The Wisconsin Initiative on Climate Change Impacts (WICCI) was created to support the efforts of multiple stakeholders charged with identifying vulnerabilities to climate change and developing adaptation strategies. WICCI released an impacts and adaptation strategies assessment in 2011 as a first step toward developing a statewide climate change adaptation strategy.
Like many cities in the Great Lakes region, Toronto is already experiencing the impacts and consequences of climate change. To better prepare for the future, the City of Toronto created a comprehensive climate change adaptation strategy in 2008. The development and implementation process of the adaptation strategy is well cataloged in subsequent reports and other documents. As of 2011, the City of Toronto has actively implemented 76 programs or projects designed to help Toronto adapt to climate change.
In Colombia, agriculture is an economic mainstay, creating direct employment for much of the country’s population. Agriculture’s dependence on predictable seasonal patterns leaves many communities vulnerable to climate change. Vulnerability assessments attempt to quantify the degree to which a system will need to adapt to climate change impacts – or whether it even has the capacity to do so. Such assessments have been criticised for their uncertainty and lack of applicability at the local or regional scale.
The Fond du Lac Band of Lake Superior Chippewa is taking both mitigation and adaptation measures to prepare for climate change. In addition to reducing emissions and improving energy efficiency on the reservation, the tribe is also incorporating climate change into its water resources monitoring program.
Climate change impacts in the Midwest include warmer temperatures, more precipitation, and greater weather variability. These impacts are likely to affect Michigan’s field crops in both positive and negative ways, although understanding exactly how these changes will manifest remains uncertain. In late 2010, researchers at Michigan State University Extension and the W.K. Kellogg Biological Station initiated a project to begin engaging agricultural producers, scientists, and decision makers in discussions about climate change and agriculture.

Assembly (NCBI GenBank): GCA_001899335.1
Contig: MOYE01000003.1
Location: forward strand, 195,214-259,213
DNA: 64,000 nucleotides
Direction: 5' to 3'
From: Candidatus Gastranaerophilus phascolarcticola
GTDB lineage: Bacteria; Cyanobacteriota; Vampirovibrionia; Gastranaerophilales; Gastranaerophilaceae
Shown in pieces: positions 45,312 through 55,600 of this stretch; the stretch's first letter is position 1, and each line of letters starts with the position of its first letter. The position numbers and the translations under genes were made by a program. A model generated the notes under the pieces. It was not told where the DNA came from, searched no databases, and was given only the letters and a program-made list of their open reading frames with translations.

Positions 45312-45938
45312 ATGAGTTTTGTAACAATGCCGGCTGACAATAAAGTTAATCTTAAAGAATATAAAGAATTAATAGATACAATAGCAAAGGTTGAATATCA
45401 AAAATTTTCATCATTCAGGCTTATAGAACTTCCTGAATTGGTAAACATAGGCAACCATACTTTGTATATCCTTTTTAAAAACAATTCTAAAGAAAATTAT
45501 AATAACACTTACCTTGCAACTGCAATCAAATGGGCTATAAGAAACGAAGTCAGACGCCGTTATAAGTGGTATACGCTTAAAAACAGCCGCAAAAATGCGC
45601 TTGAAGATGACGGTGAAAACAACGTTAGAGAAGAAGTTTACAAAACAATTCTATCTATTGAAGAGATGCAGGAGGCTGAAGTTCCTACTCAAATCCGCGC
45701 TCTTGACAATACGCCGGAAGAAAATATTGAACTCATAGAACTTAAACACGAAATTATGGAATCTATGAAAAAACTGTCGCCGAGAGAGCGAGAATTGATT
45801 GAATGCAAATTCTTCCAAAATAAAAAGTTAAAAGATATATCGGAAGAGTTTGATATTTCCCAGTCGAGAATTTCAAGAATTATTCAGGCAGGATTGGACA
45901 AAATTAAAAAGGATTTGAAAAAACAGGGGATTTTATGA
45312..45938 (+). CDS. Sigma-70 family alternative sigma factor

The Minnesota Interagency Climate Adaptation Team (ICAT) and the state Climate Change Adaptation Working Group (CCAWG) are complementary initiatives designed to address and develop responses to the effects of climate change. These groups and their members are developing and implementing strategies to advance climate change adaptation in the state in order to limit negative effects, take advantage of potential opportunities, and improve the resilience of natural and human systems in a changing climate.
The North Central Climate Science Center (NC CSC) is part of a federal network of eight Climate Science Centers created to provide scientific information, tools, and techniques that managers and other parties interested in land, water, wildlife and cultural resources can use to anticipate, monitor, and adapt to climate change.
Connecting to decision makers is integral to the mission of the North Central Climate Science Center. This connection is not always obvious or automatic; it requires not only a strong research program but also a healthy infrastructure for transition, a strong interface with the user community, and continuous evaluation of the process. This research area will ensure that the NC CSC has these key components in place.